OMB tells agencies to take electronic invoicing out of the ‘stone age’

A new memo from David Mader, the OMB controller and acting deputy director for management, requires agencies to move to either the Treasury Department’s Inter...

Agencies have three years to begin processing all their invoices electronically through a shared service provider.

The Office of Management and Budget released a new memo July 17 detailing how that move is expected to happen as part of President Barack Obama’s second-term management agenda.

Dave Mader, the controller and acting deputy director for management at OMB, said the memo is the culmination of a nearly four-year pilot by the Treasury Department to prove the e-invoicing concept.

“There are, on an annual basis, about 19 million invoices that are paid each year, now about 40 percent of them are electronic. We have about 12 million that we want to move to electronic payments between now and 2018,” Mader said in an exclusive interview with Federal News Radio. “The reason we want to do that is two-fold. One is there is a clear savings to the government from moving from paper to electronic. We have estimates over a couple of studies that show an annual savings of anywhere between $150 million and $260 million, which is significant savings. I think as important, or maybe more important, the benefit there is to vendors in moving this process to electronic, especially for small businesses who are very concerned about cash flow. Electronic [payments], obviously, give you the heightened accuracy, the prompt payment and the quick movement of payment of invoices from invoicing to cash in the bank.”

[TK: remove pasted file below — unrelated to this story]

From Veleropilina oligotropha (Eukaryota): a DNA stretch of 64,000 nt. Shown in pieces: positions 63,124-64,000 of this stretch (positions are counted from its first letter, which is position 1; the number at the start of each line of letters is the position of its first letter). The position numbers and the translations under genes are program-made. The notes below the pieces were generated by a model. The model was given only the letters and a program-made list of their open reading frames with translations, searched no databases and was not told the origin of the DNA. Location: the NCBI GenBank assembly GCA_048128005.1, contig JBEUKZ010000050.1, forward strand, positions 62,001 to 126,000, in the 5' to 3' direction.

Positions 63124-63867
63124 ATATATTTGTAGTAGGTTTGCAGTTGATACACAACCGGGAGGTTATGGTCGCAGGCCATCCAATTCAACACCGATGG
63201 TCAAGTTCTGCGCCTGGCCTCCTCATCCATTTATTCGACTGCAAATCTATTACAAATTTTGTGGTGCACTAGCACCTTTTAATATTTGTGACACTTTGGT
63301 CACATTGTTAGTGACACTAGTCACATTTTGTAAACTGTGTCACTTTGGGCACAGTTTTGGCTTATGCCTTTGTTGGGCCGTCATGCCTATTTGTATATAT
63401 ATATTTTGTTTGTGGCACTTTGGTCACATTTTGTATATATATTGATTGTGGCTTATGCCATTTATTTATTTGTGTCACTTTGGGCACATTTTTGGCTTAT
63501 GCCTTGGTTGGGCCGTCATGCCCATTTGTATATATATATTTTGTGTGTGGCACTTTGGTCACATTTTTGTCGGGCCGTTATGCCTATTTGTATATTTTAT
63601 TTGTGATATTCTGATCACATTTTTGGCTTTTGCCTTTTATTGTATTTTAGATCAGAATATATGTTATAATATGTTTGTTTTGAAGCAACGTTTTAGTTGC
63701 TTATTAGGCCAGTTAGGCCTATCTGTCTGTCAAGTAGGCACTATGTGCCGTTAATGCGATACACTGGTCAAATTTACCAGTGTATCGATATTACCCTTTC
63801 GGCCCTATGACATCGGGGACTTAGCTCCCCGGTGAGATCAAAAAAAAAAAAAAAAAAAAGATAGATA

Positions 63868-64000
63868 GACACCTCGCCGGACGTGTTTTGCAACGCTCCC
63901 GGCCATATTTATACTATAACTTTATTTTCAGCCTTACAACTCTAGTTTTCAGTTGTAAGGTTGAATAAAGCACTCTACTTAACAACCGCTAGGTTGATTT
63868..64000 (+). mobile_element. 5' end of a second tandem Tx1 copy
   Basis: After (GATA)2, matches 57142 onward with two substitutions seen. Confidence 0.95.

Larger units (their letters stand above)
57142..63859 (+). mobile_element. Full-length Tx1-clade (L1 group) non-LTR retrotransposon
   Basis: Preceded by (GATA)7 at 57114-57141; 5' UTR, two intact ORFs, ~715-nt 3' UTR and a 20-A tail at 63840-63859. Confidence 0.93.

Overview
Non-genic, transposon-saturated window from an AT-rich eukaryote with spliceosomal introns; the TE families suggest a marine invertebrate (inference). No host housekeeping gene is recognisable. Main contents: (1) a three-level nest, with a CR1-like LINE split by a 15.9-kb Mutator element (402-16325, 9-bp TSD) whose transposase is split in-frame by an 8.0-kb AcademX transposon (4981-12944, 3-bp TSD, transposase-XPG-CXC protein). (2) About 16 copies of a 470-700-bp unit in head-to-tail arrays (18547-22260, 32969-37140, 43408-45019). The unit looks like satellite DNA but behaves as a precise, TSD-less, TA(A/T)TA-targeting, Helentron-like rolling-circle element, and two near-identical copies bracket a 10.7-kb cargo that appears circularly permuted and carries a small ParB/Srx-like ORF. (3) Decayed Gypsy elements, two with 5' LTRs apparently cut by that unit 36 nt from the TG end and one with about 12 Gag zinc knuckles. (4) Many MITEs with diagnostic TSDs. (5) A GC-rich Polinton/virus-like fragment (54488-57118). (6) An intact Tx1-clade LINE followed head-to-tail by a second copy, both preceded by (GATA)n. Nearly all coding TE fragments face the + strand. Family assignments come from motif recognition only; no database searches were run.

Mader and Anne Rung, the administrator in the Office of Federal Procurement Policy, jointly signed off on the memo because the requirements impact acquisition and finance workers equally.

Treasury launched the Internet Payment Platform (IPP) in 2008. OMB worked with them to improve the platform and figure how to offer it governmentwide.

While OMB doesn’t mandate the use of the IPP, Mader said agencies must decide whether to go to Treasury or another agency’s e-invoicing platform, as the White House will not approve any budget requests to build a stand-alone system.

Only the departments of Defense and Veterans Affairs have electronic invoicing systems that meet OMB’s requirements. Mader said while DoD does service a few other agencies, neither has been officially named a federal shared service provider for e-invoicing.

“I think down the road, as we move through this process, we may [give the official designation of a shared service provider],” he said. “The goal is to move everybody away from paper in a three year period.”

OMB, Treasury face short-term deadlines on way to full implementation

The memo details several short-term deadlines that OMB and Treasury will lead, but gives agencies until 2018 to fully implement an OMB-approved electronic invoicing system.

One of the short-term goals under the new policy is for OMB, the Chief Financial Officers and the Chief Acquisition Officers councils, Treasury’s Office of Financial Innovation and Transformation (FIT), and agencies named as shared service providers to establish a shared services governance model.